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What makes a wolf leader of the pack? New research says it's parasites in the brain

DAVID FOLKENFLIK, HOST:

What makes a good leader? Assertiveness? Empathy? What about - and stick with me here - parasites in the brain? A new study published in the journal Communications Biology indicates that the presence of the parasite Toxoplasma gondii in an individual wolf makes it much more likely that that wolf will become a pack leader.

CONNOR MEYER: Results in this finding were pretty significant in that Toxoplasma gondii infection was 46 times more likely to predict that a wolf becomes a pack leader and 11 times more likely to predict that a wolf would disperse from their kind of home, their natal pack.

FOLKENFLIK: That's Connor Meyer, a grad student at the University of Montana who authored this study along with Kira Cassidy, a research associate at the Yellowstone Wolf Project. You heard right - their research indicates that a wolf is 46 times more likely to lead its pack if it's been infected with this parasite. Meyer says these results indicate how influential even the tiniest organisms can be.

MEYER: A lot of research is done on wolves and elk and cougars and deer and kind of the big things that we can see. Maybe it's actually the little things that can be affecting individuals and affecting ecosystems.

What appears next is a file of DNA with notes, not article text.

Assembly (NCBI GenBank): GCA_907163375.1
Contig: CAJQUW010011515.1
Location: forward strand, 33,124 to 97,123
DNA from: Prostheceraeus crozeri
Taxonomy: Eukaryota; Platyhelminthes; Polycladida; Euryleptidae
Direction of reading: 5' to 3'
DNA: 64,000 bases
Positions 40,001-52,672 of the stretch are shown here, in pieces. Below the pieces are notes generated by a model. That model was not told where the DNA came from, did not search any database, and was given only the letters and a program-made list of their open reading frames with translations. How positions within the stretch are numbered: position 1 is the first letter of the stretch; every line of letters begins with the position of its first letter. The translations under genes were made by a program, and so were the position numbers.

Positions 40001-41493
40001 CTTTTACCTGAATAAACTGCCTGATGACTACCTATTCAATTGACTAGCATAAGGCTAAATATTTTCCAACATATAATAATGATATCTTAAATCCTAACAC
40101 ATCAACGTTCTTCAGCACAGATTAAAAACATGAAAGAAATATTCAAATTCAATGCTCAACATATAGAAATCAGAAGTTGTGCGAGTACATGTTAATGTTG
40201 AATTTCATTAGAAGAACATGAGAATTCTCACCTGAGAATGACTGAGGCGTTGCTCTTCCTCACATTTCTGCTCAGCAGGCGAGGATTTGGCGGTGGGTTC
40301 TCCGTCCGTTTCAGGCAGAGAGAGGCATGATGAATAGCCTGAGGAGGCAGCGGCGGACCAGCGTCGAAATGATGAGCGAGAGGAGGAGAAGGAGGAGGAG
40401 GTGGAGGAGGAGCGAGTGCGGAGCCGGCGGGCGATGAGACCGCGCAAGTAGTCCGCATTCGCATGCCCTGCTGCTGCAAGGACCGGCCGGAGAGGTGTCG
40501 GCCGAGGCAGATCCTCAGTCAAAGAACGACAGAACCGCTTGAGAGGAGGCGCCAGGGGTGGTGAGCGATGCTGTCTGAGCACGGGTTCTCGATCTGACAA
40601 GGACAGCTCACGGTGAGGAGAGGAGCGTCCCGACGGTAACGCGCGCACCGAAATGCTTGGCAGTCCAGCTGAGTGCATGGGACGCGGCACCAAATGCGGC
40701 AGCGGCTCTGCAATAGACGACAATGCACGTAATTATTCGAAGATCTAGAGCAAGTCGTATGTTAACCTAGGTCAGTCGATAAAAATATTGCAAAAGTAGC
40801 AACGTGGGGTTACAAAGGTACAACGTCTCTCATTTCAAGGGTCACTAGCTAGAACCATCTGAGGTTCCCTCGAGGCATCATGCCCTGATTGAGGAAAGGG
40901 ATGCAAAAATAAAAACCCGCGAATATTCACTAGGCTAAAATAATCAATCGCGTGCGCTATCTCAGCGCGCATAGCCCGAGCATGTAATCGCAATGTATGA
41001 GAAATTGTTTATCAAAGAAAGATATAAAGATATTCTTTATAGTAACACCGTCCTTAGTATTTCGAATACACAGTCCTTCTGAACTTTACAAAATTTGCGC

FOLKENFLIK: Cassidy and Meyer decided to look into the role this tiny parasite might play in Yellowstone's ecosystem, where they already have nearly 30 years of data on the park's wolves. Studies have shown this parasite can change the behavior of a mouse so that it takes more risks. Meyer and Cassidy wondered if the changes that show up in infected mice might also show up in wolves.

KIRA CASSIDY: We tested a bunch of different things. We wanted to know if wolves were taking bigger risks, so we wanted to know are they more likely to disperse or become pack leaders? As it turns out, wolves that were testing positive for Toxo were more likely to disperse and more likely to become pack leaders than wolves that were negative.

FOLKENFLIK: I want to be clear this doesn't necessarily mean they're good leaders.

CASSIDY: Maybe they're poor leaders. We actually don't know if they're doing a good job or not. But I think the quality of the leadership, once it reaches that position, is going to be one of the most interesting things to look at next.

FOLKENFLIK: Worried that these findings could foreshadow a possible wolf-zombie apocalypse? Well, the parasite causes the temporary disease of toxoplasmosis in all mammals, including us. And while its effect on humans is difficult to track, maybe you've had a sudden craving to - I don't know - attend a leadership conference, to network, to lead a wolf pack. It may not be you. It may just be a parasite. Transcript provided by NPR, Copyright NPR.

David Folkenflik was described by Geraldo Rivera of Fox News as "a really weak-kneed, backstabbing, sweaty-palmed reporter." Others have been kinder. The Columbia Journalism Review, for example, once gave him a "laurel" for reporting that immediately led the U.S. military to institute safety measures for journalists in Baghdad.
Tilda Wilson